Malignant Nasopharyngeal Tumors

Updated: Feb 24, 2022
  • Author: Ho-Sheng Lin, MD, FACS; Chief Editor: Arlen D Meyers, MD, MBA  more...
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Practice Essentials

A rare tumor, nasopharyngeal carcinoma (NPC) develops from the epithelium of the nasopharynx. [1]

Signs and symptoms of nasopharyngeal carcinoma

Clinically, NPC has few early warning signs, which often means late diagnosis. Early but nonspecific symptoms include the following:

  • Nasal obstruction
  • Blood-tinged sputum or nasal discharge
  • Headache
  • Ear fullness
  • Unilateral conductive hearing loss from serous otitis media or recurrent  acute otitis media

Evidence of cranial nerve involvement (III-VI), including diplopia and numbness of the face, suggests cavernous sinus invasion.

Workup in nasopharyngeal carcinoma

Lab studies

Many studies have shown that NPC is closely associated with elevated titers of Epstein-Barr virus (EBV).

Seroepidemiologic studies have demonstrated that 80-90% of patients with World Health Organization (WHO) type 2 NPC and WHO type 3 NPC have elevated levels of immunoglobulin A (IgA) antibodies to viral capsid antigen (VCA) and early antigen (EA). However, only 10-20% of patients with WHO type 1 NPC have elevated levels of IgA to VCA.

Other serologic tests include the following:

  • IgA antibodies directed against EBV
  • EBV nuclear antigen (EBNA)–1 (found in about 90% of patients with NPC)
  • IgG antibodies to the EBV replication activator (ZEBRA) and BRLF1 transcription activator (Rta)

Imaging studies

Magnetic resonance imaging (MRI) with gadolinium and fat suppression is the radiologic modality of choice for assessing locoregional disease. [2]

In the detection of residual and/or recurrent NPC following radiation treatment, function-based modalities, such as 18F-fluorodeoxyglucose (FDG) positron emission tomography (PET) scanning, are not affected by the anatomic distortion resulting from radiation-induced scarring, fibrosis, and edema of the nasopharyngeal tissue.

Diagnostic procedures

These include the following:

  • Transnasal biopsy of nasopharyngeal mass
  • Fine-needle aspiration of a neck mass

Management of nasopharyngeal carcinoma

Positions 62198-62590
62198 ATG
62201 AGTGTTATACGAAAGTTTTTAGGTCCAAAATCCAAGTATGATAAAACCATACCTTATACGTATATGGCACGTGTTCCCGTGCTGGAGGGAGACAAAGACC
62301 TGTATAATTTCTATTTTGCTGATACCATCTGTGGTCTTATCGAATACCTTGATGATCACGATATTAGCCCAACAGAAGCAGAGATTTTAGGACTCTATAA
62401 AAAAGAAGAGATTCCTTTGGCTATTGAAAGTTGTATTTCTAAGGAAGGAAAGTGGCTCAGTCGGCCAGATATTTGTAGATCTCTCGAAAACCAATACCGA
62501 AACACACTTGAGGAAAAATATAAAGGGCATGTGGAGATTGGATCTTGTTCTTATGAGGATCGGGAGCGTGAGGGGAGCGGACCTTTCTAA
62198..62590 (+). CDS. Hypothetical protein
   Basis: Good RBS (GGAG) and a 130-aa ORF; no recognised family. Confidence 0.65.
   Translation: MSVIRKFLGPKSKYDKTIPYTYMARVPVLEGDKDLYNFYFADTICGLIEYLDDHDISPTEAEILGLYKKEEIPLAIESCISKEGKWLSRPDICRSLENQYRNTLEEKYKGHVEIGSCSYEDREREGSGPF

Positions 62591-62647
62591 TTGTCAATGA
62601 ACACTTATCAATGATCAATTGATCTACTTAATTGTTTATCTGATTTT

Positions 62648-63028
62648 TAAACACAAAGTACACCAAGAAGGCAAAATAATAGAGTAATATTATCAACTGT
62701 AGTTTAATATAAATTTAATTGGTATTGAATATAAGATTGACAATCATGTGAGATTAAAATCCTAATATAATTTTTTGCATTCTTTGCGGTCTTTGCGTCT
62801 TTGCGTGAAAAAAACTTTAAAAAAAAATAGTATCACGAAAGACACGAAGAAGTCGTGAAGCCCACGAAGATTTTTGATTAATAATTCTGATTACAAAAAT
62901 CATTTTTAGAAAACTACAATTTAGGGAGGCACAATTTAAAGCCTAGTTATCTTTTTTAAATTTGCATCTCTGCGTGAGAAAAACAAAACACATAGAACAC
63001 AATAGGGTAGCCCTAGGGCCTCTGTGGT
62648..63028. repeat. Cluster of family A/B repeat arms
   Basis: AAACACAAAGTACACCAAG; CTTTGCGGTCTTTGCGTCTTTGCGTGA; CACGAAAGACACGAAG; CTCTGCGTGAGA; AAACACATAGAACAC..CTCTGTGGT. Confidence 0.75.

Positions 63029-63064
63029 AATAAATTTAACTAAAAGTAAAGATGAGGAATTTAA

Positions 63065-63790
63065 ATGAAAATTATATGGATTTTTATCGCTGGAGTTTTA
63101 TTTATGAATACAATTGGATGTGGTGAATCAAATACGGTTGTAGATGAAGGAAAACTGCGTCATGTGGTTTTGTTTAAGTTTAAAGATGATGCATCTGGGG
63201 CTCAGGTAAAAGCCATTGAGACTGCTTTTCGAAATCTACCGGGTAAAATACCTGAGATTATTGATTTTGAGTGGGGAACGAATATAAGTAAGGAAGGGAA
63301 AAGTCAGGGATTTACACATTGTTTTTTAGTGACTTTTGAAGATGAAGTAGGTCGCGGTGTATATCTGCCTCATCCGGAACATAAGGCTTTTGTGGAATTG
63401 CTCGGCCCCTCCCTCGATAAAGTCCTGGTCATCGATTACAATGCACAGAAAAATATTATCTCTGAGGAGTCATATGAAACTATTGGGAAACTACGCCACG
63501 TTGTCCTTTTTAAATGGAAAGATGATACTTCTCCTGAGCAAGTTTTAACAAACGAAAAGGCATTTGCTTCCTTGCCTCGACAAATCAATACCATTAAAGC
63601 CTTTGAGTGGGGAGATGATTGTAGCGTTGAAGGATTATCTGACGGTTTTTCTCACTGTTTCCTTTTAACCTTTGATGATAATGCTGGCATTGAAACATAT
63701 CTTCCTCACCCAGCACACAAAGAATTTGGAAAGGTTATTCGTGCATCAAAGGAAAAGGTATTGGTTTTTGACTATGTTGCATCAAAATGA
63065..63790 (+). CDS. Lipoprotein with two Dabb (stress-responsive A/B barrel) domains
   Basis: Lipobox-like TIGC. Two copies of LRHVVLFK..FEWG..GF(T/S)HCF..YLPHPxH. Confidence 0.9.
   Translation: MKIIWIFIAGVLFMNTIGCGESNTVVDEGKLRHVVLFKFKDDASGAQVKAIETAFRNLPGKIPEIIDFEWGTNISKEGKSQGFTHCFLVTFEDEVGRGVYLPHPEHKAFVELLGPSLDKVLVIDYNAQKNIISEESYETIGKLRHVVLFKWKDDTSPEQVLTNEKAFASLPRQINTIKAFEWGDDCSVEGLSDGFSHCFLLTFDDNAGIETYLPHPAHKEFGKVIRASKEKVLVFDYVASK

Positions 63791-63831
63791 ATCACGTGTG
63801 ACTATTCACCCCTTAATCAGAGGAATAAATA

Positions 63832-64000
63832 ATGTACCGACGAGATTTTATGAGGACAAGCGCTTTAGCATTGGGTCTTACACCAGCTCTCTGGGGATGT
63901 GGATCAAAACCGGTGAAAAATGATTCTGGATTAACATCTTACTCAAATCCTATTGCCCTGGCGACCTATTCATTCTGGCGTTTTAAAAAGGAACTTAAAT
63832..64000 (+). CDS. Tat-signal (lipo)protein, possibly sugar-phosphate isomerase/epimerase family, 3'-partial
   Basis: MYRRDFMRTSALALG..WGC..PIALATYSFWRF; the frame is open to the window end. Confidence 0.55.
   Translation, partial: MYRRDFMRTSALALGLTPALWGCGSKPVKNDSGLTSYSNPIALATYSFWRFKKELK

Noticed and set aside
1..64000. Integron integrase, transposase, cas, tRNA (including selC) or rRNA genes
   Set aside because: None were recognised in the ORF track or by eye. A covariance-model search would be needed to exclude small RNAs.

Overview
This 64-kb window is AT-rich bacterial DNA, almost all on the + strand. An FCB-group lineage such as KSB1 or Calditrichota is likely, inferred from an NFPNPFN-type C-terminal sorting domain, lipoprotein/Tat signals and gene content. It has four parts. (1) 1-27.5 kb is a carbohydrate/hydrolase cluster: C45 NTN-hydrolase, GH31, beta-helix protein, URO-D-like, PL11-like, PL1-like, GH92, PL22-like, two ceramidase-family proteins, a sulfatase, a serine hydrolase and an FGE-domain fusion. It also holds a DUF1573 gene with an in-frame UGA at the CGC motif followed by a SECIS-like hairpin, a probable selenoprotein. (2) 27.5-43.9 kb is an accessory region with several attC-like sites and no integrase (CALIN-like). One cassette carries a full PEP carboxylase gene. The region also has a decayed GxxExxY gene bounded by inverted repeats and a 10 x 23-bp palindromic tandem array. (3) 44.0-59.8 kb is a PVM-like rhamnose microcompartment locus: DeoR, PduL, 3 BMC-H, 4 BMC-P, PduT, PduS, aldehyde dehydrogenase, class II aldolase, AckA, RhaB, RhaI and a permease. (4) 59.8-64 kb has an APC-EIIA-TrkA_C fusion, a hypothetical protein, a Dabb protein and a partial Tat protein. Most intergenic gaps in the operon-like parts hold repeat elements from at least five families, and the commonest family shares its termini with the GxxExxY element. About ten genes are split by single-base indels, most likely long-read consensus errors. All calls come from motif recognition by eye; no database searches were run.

External beam radiation therapy is the primary mode of management of nasopharyngeal carcinoma (NPC), both at the primary site and in the neck. This is mainly because of this tumor's high degree of sensitivity to radiation, as well as the anatomical constraints for surgical access to the highly complex nasopharyngeal region.

Recurrent or persistent disease remains a challenge to clinicians. Typically, re-irradiation is advocated. In some institutions, salvage nasopharyngectomy is used for the treatment of recurrent disease. [3]  A high prevalence of distant metastases has been observed for patients with NPC.


History of the Procedure

In 1988, Fee and Tu published results of salvage nasopharyngectomy in a series of patients with recurrent NPC who failed previous treatment with radiation. [4, 5] The results were encouraging [4] and inspired other investigators to start using surgery in the treatment of patients with recurrent NPC. Since then, various surgical approaches to the nasopharynx have been proposed. These include the transpalatal-maxillary-cervical, maxillary swing, transmandibular, transcervico-mandibulo-palatal, infratemporal fossa, lateral temporal, endoscopic, and robotic approaches.



Despite recent advances in the management of NPC, locoregional failure is still significant, with reported rates of 15.6-58% (median, 34%). [6, 7, 8, 9] Salvage treatment for local failure continues to be challenging because of the proximity of tumors to vital structures.



Frequency and mortality

Nasopharyngeal carcinoma (NPC) is a prevalent malignancy in Southeast Asia. [10] In areas such as southern China, Hong Kong, Singapore, Malaysia, and Taiwan, the reported incidence rate ranges from 10-53 cases per 100,000 persons per year. The incidence is also high among Eskimos in Alaska and Greenland and in Tunisians, ranging from 15-20 cases per 100,000 persons per year. Although NPC is a relatively uncommon disease in Western countries (< 1 case per 100,000 persons), it poses a significant health problem in regions of the United States with large Asian populations. The prevalence rate for people of Asian descent in the United States is 3.0-4.2 cases per 100,000 persons.

A study by Tang et al found that between 1970 and 2007, the age-standardized incidence rate of NPC saw significant reductions in southern and eastern Asia, North America, and the Nordic nations, with the average annual percent declines being 0.9-5.4% in males and 1.1-4.1% in females. Age-standardized mortality rates between 1970 and 2013 also fell, showing average annual percent reductions of 0.9-3.7% in males and 0.8-6.5% in females. The investigators suggested that the incidence reductions were associated with tobacco control, dietary changes, and economic development, while the drop in mortality rates stemmed not only from the reduced incidence but also from diagnostic advancements and improved radiotherapy techniques. [11]

Using 1992-2013 information from the Surveillance, Epidemiology, and End Results (SEER) Program database, Challapalli et al looked at the disease-specific survival rates in the United States for adult blacks, Hispanics, Asians/Pacific Islanders, and American Indians/Alaska natives, with NPC, finding the worst disease-specific survival rate to be among non-Hispanic American Indians/Alaska natives. The best disease-specific survival rate was found in non-Hispanic Asians/Pacific Islanders. [12]



A clear etiology for nasopharyngeal carcinoma (NPC) is still lacking. In general, NPC is thought to be the result of both genetic susceptibility and environmental factors such as carcinogens and infection with Epstein-Barr virus (EBV). Evidence in support of genetic factors is the association of NPC with genotypes HLA-A2 and HLA-Bsin2, which are prevalent in individuals from southern China but rare in whites. Furthermore, abnormalities of multiple chromosomes, including 1, 2, 3, 4, 5, 6, 8, 9, 11, 13, 14, 15, 16, 17, 22, and X, have been identified.